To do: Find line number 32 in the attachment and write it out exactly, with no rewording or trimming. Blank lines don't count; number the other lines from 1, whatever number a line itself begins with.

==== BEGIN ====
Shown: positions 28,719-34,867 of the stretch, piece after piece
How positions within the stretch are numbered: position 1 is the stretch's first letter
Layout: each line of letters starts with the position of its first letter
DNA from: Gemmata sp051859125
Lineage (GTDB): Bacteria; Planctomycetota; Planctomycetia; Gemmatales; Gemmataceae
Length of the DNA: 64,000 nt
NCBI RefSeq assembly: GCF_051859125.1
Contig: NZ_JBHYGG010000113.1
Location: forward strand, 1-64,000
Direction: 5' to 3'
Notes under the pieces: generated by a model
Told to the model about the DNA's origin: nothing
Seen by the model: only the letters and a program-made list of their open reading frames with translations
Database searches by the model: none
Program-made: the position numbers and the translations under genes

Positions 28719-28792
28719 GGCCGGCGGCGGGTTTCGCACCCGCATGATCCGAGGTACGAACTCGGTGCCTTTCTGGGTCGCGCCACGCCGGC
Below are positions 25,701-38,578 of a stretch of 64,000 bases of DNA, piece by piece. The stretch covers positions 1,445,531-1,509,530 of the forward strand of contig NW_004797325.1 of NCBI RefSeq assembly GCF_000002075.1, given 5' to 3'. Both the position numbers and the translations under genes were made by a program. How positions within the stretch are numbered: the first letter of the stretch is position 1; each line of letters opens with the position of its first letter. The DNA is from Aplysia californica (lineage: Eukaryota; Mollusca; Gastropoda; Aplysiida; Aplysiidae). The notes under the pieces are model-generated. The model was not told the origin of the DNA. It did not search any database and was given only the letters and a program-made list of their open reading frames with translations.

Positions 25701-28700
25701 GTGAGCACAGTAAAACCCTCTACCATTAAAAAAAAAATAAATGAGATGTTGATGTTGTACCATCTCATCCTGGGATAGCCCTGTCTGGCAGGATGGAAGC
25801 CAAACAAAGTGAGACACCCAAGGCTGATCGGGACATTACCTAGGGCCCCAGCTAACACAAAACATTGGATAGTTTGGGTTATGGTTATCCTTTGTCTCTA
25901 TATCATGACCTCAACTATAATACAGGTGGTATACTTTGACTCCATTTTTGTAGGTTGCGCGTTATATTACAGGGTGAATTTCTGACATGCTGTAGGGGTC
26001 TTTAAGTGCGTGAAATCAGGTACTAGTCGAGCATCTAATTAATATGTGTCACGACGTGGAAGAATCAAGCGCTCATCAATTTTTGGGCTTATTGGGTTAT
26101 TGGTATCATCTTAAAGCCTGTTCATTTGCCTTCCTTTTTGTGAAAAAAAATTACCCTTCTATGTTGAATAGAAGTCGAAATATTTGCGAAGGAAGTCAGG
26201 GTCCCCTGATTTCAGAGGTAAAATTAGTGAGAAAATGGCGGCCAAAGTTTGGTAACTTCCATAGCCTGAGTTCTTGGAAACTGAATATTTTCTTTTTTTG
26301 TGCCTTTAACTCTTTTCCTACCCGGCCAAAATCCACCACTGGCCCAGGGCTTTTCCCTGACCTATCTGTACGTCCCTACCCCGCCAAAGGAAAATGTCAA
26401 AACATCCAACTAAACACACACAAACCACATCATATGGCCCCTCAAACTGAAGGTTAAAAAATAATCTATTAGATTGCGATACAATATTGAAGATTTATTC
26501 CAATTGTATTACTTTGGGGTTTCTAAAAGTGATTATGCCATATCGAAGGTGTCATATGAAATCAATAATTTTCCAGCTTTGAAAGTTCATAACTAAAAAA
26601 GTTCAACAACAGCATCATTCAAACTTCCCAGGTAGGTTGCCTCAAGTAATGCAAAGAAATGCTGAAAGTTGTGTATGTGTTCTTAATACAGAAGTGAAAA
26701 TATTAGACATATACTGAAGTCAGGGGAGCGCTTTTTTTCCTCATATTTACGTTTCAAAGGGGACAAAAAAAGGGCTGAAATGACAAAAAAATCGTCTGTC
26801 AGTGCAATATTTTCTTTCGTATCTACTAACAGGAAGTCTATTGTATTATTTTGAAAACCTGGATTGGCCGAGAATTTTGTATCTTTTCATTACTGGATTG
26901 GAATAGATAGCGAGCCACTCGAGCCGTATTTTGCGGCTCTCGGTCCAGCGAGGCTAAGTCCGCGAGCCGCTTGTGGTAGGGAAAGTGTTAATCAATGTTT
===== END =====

26901 GAATAGATAGCGAGCCACTCGAGCCGTATTTTGCGGCTCTCGGTCCAGCGAGGCTAAGTCCGCGAGCCGCTTGTGGTAGGGAAAGTGTTAATCAATGTTT